This review contains spoilers in later paragraphs. A spoiler alert has been placed where the spoilers begin.
It’s rare for a TV show to last more than a couple of years these days, but, against all odds, One Tree Hill has lasted for nine seasons and one hundred and eighty eight episodes. It’s survived major cast changes – something many shows don’t even dare to risk – network changes, marriage break-ups, time jumps and more. Over the course of nine years, the show spanned over fifteen, being one of the first shows to jump forwards in time, and doing so several times.
Whilst there are many other shows aimed at a similar demographic, few handle things in the same way. The characters are original, and that originality makes them feel real – you don’t expect a cheerleader to be a fan of The Who or The Cure, or to become a successful businesswoman. You don’t expect the class nerd to become a rock star, or a basketball player to write a novel (or even know what one is). But they did. Each character had their own special talent, just like each of us in real life. They each had a past – one with both the good, and the bad – and that reflected in who they were, and in who they became.
Life was never easy for the residents of One Tree Hill. They went through far more than your average person, from fake siblings, to bankruptcy, to divorce, to marriage, to murder, and cheating. It’s impossible to list everything that happened to just one character in a single article, let alone all of them in just this. Having so much happening to the characters mimics reality, however – everything always changes or goes wrong at once.
The relationships in the show weren’t perfect – most were far from it – but the characters cared about each other, and they would try as hard as they could to make things work. In real life, most couples would fall apart after facing just one of the hurdles some of the couples went through – such as a child being kidnapped – but Nathan and Haley stayed together, knowing that their strength lied with each other. Whilst Nathan and Haley were a fictional couple and getting married at such a young age isn’t usually a good idea, their relationship is the perfect template for true love: you bring out the best in each other and you’ll do anything for each other, but you don’t need to because you compromise instead.
At times, the show was melodramatic and maudlin, but it worked. It constantly dared to do things many shows wouldn’t even consider risking, but that’s part of what made it real – it took risks. Most of us will never pull a gun out on someone, or have one pointed at us, but we could understand the characters’ motives, and even feel sorry for them. We’ve all felt lonely, jealous and abandoned at some point in our lives, but we all react in different ways, and seeing those feelings in the characters’ eyes helped us to understand how they ended up in the situation that they were in.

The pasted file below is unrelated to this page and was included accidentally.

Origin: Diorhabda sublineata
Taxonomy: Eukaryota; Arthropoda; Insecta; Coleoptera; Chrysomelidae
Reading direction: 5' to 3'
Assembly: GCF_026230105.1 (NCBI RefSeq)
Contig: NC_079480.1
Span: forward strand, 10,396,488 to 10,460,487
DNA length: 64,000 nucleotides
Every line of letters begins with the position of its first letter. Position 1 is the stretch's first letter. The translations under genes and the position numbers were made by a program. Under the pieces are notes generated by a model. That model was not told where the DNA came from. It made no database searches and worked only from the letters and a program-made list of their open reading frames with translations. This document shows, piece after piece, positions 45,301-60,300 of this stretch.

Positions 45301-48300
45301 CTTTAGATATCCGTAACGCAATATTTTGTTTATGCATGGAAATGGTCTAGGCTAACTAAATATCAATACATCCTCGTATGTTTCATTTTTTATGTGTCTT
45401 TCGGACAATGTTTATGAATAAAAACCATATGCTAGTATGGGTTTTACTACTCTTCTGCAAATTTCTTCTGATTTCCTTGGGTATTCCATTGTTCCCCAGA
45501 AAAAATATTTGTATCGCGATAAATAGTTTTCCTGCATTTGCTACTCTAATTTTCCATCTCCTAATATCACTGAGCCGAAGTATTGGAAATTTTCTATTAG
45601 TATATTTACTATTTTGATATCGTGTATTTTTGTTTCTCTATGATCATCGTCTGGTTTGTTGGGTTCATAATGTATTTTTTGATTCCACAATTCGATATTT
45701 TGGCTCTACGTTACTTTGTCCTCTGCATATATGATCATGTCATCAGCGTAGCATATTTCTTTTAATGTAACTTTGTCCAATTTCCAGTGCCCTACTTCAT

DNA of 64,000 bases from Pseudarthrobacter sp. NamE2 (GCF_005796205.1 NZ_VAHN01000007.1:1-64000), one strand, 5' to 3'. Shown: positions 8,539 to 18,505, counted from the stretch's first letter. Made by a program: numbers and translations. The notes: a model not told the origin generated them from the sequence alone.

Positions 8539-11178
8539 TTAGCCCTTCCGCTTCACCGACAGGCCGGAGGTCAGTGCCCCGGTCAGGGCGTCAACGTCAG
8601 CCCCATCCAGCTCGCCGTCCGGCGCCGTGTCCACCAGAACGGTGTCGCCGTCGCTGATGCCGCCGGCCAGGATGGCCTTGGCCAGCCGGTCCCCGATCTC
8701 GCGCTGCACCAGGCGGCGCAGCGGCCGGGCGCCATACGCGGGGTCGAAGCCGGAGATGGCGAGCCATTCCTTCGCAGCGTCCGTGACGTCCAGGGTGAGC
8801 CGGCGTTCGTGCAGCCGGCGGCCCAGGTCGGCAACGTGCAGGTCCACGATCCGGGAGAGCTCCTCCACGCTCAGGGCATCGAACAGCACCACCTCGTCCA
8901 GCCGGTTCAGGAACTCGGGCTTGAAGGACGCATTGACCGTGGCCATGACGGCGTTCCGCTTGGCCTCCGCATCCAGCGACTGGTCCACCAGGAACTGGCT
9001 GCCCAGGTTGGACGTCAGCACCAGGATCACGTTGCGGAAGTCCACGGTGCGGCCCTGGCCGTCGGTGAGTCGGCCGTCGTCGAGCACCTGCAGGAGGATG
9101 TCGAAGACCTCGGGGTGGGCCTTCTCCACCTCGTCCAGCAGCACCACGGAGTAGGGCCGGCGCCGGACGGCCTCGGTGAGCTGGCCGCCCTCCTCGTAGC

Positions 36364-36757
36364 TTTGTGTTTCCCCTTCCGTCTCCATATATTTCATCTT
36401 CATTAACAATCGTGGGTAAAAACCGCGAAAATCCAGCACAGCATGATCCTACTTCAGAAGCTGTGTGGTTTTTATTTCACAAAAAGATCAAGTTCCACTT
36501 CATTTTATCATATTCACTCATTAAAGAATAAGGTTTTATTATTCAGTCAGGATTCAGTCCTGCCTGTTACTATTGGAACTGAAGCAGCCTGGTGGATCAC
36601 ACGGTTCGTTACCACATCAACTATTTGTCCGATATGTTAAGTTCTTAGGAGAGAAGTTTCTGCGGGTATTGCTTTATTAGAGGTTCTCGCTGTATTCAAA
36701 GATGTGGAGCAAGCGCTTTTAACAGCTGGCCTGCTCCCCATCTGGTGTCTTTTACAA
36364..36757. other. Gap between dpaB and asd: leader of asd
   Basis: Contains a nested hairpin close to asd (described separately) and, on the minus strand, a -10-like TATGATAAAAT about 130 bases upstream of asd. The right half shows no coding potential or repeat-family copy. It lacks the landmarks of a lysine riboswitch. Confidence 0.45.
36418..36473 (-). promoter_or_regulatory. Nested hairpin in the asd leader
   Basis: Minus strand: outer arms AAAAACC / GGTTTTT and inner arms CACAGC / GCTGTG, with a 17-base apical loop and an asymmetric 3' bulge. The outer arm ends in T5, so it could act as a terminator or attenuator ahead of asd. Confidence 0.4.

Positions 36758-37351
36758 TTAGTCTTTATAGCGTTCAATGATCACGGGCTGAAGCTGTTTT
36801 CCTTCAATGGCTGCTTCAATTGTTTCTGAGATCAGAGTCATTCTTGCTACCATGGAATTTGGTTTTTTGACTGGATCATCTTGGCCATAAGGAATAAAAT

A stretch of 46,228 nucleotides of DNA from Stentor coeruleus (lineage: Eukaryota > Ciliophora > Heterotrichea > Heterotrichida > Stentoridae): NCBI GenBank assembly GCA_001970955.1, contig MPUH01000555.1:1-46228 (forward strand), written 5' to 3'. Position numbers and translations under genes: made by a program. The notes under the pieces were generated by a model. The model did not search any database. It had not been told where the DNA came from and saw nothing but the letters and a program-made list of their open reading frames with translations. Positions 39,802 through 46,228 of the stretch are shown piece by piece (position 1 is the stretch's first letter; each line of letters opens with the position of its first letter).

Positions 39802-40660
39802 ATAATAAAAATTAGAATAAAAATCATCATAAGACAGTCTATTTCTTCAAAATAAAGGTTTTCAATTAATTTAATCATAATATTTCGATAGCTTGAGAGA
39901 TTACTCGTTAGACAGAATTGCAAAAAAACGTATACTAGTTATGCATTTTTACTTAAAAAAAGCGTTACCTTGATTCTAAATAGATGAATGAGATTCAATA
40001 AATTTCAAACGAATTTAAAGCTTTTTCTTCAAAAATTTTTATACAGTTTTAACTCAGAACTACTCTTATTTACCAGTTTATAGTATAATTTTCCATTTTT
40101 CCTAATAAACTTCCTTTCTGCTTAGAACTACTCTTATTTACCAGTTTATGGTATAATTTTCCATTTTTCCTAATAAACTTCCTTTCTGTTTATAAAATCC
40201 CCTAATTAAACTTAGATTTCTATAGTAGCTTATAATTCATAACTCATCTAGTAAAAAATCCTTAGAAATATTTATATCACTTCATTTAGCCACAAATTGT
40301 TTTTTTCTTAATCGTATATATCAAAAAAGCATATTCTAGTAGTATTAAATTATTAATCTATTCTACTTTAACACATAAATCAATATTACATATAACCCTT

The characters weren’t real, but they felt it, and One Tree Hill has had a very real impact on popular culture. It may not have received great reviews, but the fans’ love kept it going. The final season paid homage to many things from the past nine years, from on-set greetings (which translated to someone irritating on-screen), to Jimmy Edwards, to the bracelet that Nathan gave Haley on their first
date tutoring session. It tied things up far better than most other shows, but there was always going to be certain things that left people disappointed, particularly the lack of Peyton (Hilarie Burton), due to personal reasons.
Throughout the course of the show, Dan Scott has been the show’s main villain, and it’s always been hard for the audience to know which side he’s on. In the final season, we got to see the true motivation for what he did, for what we all do: love. He didn’t know how to handle his love for Nathan, Deb, Karen, or anyone else, but that doesn’t mean that he didn’t care. It was him that saved Nathan from his kidnappers, and, as Dan died, his elder brother, whom he’d killed several years earlier, returned. It was great to see such a popular character return, and also for him to not be mad at Dan, saying that Dan was his “plus one” in heaven.
Mouth’s storyline about his weight gain was handled sensitively by Lee Norris (the actor that played him), but it seemed a little inconceivable that he should drop the weight so quickly after Skills returned. Skills was, however, the perfect replacement for Mouth on his and Millie’s morning show. Skills was a great character – albeit somewhat stereotypical – in the earlier seasons, so having him back and helping Mouth to lose weight was definitely beneficial. However, it would have been better if Bevan had been back for more than just the final episode, or at least had a scene with Skills as well as being the person to marry Clay and Quinn.
Clay’s struggles this season were heartbreaking, but as soon as they revealed that Clay had a son, it was obvious that it was Logan. It didn’t matter that it was obvious, though: Logan was a great kid, and you could see the likeness between his parents. Given Clay’s comic book obsession, it wouldn’t be surprising if Logan was named after Wolverine, but that’s ok. It’s a cool name, and a cool character.
Logan was reluctant to accept Clay at first – which is understandable – but because of every child’s desire to know their parents, he eventually accepted Clay and even went on to call Quinn “Mom”. That moment was one of the cutest things ever, and showed how deep his relationship was with her.
One Tree Hill had a magic that few shows possess. You can tell that every person that worked on it cared about it deeply, and, despite the show coming to an end, that magic will never be forgotten.